‘The commercial space travel entrepreneur told the BBC in an interview that he’s figured out how to send a person on a round-trip journey to Mars and back, and that it could be ready in as little as ten years. The best part? Musk says that the “average person” could afford the trip since it will only cost $500,000.’
Of course, if we have to rely on the UN to keep the Iranian nukes from having a bit of a party in North America, one question really needs to be asked:
This is something very important – something we do not pay sufficient attention to: common law.
It is the basis of our freedoms: the legislature with all its lawmakers are not the source of our rights and freedoms – they do not grant them to us from above. Rather, core rights and freedoms are something we are born with, not something that comes from the state.
Yes, we recognize that in order to co-exist with others, we may agree to put some restrictions on our freedoms: that is the role of our elected representatives.
In common law, there is the explicit recognition that rights come from within each individual and that governments – all governments – are there to restrict these freedoms. The less (smaller) the government, the fewer restrictions on our rights and the more free we will be. The bigger th government, the more restrictions and the fewer freedoms….
This is a philosophy which views each human being as an individual, full of potential and free to fulfill this potential or not.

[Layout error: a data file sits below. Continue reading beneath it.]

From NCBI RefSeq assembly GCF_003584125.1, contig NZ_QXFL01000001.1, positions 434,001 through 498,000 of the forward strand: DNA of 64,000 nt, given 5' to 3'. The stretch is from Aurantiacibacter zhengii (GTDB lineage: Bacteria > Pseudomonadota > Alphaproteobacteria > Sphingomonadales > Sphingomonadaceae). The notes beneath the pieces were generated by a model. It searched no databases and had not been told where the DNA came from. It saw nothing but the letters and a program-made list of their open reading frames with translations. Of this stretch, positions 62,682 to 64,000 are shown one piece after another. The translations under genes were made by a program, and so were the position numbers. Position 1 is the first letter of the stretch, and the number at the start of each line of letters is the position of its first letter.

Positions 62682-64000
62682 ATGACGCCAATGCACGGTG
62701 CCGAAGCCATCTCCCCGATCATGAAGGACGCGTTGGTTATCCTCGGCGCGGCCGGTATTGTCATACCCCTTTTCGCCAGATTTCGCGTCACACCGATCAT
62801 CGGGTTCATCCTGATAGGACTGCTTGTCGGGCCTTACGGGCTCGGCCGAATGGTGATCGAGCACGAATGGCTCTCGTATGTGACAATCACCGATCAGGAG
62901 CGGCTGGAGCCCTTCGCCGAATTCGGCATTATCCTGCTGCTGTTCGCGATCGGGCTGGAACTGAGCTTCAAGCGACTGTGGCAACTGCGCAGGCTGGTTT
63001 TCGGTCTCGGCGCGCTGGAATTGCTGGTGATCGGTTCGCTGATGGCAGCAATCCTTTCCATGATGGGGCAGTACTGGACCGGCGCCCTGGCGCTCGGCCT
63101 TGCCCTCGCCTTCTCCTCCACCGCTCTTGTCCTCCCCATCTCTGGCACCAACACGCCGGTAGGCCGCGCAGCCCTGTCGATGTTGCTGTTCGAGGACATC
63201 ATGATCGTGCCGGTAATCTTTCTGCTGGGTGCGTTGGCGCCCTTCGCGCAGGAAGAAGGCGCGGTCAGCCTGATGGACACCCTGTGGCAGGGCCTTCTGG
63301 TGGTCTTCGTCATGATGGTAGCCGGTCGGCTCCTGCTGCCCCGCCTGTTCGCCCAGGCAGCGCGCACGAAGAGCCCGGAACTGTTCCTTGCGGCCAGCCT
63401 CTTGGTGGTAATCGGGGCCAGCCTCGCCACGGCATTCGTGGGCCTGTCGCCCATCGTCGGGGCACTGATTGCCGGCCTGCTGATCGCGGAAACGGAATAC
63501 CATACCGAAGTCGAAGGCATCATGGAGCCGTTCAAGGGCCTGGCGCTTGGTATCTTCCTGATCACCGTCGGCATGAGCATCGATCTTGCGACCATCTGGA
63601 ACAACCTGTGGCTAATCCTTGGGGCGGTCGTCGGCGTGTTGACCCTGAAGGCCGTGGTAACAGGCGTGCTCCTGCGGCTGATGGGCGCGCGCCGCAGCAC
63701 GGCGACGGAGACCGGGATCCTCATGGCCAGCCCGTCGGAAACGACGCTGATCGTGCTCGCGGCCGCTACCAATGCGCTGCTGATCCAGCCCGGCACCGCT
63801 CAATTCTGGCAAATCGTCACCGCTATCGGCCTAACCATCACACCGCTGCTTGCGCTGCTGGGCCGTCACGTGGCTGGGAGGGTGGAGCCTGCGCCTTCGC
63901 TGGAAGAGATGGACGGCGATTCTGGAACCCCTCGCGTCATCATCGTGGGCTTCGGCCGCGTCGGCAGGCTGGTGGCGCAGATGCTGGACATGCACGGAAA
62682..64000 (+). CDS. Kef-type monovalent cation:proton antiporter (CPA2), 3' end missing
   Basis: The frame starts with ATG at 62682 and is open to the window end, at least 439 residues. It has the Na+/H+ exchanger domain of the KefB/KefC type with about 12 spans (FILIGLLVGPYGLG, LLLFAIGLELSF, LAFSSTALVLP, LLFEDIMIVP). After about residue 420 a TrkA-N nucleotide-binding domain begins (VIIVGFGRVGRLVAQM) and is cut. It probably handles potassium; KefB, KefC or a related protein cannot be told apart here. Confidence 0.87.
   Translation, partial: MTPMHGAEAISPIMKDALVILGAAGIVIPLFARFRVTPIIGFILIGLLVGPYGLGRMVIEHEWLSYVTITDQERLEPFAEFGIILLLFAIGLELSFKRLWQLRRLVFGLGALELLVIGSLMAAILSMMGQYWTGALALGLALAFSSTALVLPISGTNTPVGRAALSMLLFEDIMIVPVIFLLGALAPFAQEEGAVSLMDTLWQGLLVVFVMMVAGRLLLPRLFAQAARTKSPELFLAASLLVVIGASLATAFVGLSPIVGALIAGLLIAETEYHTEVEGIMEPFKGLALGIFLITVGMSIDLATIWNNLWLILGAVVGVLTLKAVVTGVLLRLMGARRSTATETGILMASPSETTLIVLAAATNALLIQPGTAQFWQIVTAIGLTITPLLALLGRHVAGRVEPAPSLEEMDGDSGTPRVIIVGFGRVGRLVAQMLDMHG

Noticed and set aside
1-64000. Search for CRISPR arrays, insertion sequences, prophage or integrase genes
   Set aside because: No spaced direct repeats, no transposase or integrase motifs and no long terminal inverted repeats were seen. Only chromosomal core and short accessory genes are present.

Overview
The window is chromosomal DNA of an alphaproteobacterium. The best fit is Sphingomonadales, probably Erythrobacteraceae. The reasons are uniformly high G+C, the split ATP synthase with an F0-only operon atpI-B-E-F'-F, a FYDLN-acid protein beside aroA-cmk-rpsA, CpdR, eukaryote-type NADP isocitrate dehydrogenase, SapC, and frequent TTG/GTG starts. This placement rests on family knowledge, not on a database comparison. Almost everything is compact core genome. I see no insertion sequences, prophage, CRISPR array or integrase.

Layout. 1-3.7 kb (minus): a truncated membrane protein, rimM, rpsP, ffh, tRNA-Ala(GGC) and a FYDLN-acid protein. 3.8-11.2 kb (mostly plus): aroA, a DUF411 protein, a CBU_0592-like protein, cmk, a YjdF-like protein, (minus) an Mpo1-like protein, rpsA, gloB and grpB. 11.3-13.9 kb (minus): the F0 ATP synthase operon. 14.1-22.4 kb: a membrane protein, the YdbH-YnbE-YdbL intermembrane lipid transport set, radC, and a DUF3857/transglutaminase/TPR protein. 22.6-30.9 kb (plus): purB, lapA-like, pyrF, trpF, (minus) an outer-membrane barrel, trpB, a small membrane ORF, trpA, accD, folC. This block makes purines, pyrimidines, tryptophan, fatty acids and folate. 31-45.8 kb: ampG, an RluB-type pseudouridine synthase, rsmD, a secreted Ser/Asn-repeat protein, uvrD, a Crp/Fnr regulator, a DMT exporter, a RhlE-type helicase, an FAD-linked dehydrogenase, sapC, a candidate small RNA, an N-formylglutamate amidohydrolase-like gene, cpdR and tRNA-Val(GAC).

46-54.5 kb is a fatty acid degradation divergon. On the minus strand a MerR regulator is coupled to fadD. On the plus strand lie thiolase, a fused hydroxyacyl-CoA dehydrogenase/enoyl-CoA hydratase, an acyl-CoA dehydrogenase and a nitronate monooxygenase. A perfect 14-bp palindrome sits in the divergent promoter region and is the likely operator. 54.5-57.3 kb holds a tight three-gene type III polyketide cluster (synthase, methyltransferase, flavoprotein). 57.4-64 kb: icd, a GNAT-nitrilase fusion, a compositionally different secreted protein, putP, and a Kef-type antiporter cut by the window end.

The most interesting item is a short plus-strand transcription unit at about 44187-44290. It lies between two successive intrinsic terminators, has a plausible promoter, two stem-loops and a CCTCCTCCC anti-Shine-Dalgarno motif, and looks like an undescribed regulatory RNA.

It is in sharp contrast to the view that every person is born as a cog in a machine, a member of a society which has the ultimate power over her or him. Under this philosophy, it is the society which is the source of right in as much as it permits each member of the society to fulfil a role it deems most beneficial for the society. In this type of a set up, one only has the options that the society opens for them, no freedoms to choose things or actions outside of what the group would benefit from. This is called the civil law…
We must never forget the distinction between the two – and we must never give up our heritage of freedom for the gilded cage of civil law.
Just last night, I was reading to my son a 19th century traveller’s description of the Magna Carta Island – and the writer had permitted his imagination to float back across the centuries to that unforgettable June morning in 1215 when King John was brought there and forced to acknowledge this principle – already old then, but in danger of being eroded…
Sure, the Magna Carta is an imperfect document – as all human products are. But, it is the source of – and vastly superior to – all further re-tellings of it, from the US Constitution to the Canadian one, and so on. Along the way, the documents have become more and more cumbersome and less and less perfected…so we can trace just how much of our birthright we are permitting ourselves to give up in order to live in ‘civilized’ society.
But, do not lose heart!
Precisely because from Magna Carta on, all these documents are mere affirmations of our pre-existing rights, it is our rights that are supreme should there ever be a disagreement. Precisely because it was the rights that were pre-existing!
Now, if we could only have judges who see it as clearly as this!